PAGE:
Comparison between Covalent and Ionic Compounds


Learning Objective

  • Identify element pairs which are likely to form ionic or covalent bonds

Key Points

    • Ionic compounds are formed from strong electrostatic interactions between ions, which result in higher melting points and electrical conductivity compared to covalent compounds.
    • Covalent compounds have bonds where electrons are shared between atoms. Due to the sharing of electrons, they exhibit characteristic physical properties that include lower melting points and electrical conductivity compared to ionic compounds.


  • electronegativity: The tendency of an atom or molecule to attract electrons and form bonds.
  • octet rule: Atoms lose, gain, or share electrons in order to have a full valence level of eight electrons. Hydrogen and helium are exceptions because they can hold a maximum of two valence electrons.
  • valence electrons: Electrons in the outermost principal energy (valence) level of an atom that can participate in the formation of chemical bonds with other atoms.

Two Classes of Compounds

Compounds are defined as substances containing two or more different chemical elements. They have distinct chemical structures characterized by a fixed ratio of atoms held together by chemical bonds. Here, we discuss two classes of compounds based on the bond type that holds the atoms together: ionic and covalent.

Covalent Compounds

Covalent bonds are characterized by the sharing of electrons between two or more atoms. These bonds mostly occur between nonmetals or between two of the same (or similar) elements.Two atoms with similar electronegativity will not exchange an electron from their outermost shell; the atoms instead share electrons so that their valence electron shell is filled.

Examples of compounds that contain only covalent bonds are methane (CH4), carbon monoxide (CO), and iodine monobromide (IBr).

Covalent bonding between hydrogen atomsSince each hydrogen atom has one electron, they are able to fill their outermost shells by sharing a pair of electrons through a covalent bond.

Ionic Compounds

Ionic bonding occurs when there is a large difference in electronegativity between two atoms. This large difference leads to the loss of an electron from the less electronegative atom and the gain of that electron by the more electronegative atom, resulting in two ions. These oppositely charged ions feel an attraction to each other, and this electrostatic attraction constitutes an ionic bond.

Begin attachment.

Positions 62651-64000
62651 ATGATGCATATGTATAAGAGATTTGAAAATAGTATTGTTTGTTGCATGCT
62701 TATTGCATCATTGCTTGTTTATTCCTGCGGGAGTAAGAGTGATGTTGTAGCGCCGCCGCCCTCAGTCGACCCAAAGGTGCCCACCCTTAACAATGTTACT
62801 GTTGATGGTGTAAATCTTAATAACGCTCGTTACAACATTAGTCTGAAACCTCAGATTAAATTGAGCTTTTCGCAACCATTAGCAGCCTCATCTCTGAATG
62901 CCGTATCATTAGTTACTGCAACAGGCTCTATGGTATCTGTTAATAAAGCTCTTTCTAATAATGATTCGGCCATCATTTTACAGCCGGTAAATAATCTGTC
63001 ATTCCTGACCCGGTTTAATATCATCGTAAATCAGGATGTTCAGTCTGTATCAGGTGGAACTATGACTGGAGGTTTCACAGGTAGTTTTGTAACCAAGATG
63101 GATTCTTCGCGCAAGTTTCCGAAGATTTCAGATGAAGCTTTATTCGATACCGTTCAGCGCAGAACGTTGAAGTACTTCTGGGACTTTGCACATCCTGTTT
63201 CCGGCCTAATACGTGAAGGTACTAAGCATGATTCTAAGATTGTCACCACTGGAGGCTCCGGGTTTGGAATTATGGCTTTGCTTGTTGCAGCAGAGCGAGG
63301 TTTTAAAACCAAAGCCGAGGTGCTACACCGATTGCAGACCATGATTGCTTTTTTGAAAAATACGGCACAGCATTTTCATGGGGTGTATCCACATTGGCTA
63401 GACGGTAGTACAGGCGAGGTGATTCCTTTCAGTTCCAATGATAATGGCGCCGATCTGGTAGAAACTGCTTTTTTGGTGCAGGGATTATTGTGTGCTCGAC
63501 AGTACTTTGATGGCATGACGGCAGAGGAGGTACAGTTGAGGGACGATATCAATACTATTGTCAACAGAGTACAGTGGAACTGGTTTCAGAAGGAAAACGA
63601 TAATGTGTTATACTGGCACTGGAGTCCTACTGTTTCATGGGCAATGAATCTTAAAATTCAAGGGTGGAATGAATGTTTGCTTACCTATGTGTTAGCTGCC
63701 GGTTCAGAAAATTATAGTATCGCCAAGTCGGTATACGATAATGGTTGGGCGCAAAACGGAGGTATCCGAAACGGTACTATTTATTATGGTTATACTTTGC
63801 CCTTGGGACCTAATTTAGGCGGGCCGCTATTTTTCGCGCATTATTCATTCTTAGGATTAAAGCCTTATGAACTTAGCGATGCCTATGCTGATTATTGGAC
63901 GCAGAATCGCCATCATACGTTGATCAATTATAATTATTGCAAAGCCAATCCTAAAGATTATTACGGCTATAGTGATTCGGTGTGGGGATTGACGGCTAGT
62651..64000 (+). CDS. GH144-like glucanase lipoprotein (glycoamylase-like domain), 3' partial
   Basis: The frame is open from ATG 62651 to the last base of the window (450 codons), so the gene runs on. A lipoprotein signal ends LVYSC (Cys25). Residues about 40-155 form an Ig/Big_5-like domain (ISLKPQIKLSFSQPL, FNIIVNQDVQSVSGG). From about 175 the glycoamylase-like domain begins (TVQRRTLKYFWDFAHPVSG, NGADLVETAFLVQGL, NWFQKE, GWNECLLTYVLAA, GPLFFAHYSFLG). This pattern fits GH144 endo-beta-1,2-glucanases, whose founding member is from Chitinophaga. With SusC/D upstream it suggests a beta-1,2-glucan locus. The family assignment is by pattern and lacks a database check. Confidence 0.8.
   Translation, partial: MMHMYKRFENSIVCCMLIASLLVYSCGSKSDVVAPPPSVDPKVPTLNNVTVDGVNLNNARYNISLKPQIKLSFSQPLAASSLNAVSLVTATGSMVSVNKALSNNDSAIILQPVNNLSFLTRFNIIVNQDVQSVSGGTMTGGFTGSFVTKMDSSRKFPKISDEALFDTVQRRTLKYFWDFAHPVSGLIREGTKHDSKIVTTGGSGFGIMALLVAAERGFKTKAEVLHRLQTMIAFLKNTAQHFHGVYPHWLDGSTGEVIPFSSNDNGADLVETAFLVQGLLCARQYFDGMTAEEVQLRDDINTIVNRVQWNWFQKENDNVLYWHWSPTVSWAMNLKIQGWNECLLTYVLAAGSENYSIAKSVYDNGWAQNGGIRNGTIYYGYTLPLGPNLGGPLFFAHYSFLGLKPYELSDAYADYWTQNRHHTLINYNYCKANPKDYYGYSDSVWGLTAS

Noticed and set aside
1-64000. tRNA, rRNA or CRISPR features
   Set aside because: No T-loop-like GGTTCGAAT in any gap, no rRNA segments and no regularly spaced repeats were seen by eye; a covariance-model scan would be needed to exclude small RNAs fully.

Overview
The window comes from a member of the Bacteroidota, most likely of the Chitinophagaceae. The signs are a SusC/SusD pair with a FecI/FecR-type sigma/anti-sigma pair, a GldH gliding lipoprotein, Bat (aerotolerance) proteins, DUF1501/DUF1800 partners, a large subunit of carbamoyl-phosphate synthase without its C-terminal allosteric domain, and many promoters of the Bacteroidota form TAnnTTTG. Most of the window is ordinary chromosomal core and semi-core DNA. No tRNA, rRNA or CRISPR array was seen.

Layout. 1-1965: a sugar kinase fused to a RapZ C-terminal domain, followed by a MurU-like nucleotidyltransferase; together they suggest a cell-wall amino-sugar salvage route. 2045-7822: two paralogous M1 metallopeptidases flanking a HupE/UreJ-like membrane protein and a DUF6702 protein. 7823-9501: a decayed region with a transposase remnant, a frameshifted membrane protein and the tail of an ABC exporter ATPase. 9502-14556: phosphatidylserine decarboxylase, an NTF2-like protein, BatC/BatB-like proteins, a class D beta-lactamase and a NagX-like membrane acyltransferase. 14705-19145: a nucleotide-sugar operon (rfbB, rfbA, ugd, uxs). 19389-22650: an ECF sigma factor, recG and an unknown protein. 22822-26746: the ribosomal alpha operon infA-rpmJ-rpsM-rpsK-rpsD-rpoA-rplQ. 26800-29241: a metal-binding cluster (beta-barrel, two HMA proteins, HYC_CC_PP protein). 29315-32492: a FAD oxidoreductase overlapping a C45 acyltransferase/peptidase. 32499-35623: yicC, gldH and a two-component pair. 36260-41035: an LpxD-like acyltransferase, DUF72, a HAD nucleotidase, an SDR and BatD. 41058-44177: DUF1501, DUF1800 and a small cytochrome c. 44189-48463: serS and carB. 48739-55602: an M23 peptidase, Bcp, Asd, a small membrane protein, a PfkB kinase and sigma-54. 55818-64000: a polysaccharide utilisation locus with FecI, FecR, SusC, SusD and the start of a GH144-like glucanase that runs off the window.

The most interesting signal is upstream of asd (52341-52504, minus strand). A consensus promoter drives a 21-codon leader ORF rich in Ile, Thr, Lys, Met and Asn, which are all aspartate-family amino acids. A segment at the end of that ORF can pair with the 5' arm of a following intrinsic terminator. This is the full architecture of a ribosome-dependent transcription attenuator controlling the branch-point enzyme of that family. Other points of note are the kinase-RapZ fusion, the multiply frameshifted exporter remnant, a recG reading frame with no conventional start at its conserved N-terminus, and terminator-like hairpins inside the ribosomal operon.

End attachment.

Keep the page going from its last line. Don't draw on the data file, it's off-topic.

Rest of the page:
Ionic bonding occurs between a nonmetal, which acts as an electron acceptor, and a metal, which acts as an electron donor. Metals have few valence electrons, whereas nonmetals have closer to eight valence electrons; to easily satisfy the octet rule, the nonmetal will accept an electron donated by the metal. More than one electron can be donated and received in an ionic bond.

Some examples of compounds with ionic bonding include NaCl, KI, MgCl2.

Formation of sodium fluoride (NaF)The transfer of an electron from a neutral sodium atom to a neutral fluorine atom creates two oppositely charge ions: Na+ and F-. Attraction of the oppositely charged ions is the ionic bond between Na and F.

Effect on Physical Properties

Covalent and ionic compounds can be differentiated easily because of their different physical properties based on the nature of their bonding. Here are some differences:

  1. At room temperature and normal atmospheric pressure, covalent compounds may exist as a solid, a liquid, or a gas, whereas ionic compounds exist only as solids.
  2. Although solid ionic compounds do not conduct electricity because there are no free mobile ions or electrons, ionic compounds dissolved in water make an electrically conductive solution. In contrast, covalent compounds do not exhibit any electrical conductivity, either in pure form or when dissolved in water.
  3. Ionic compounds exist in stable crystalline structures. Therefore, they have higher melting and boiling points compared to covalent compounds.

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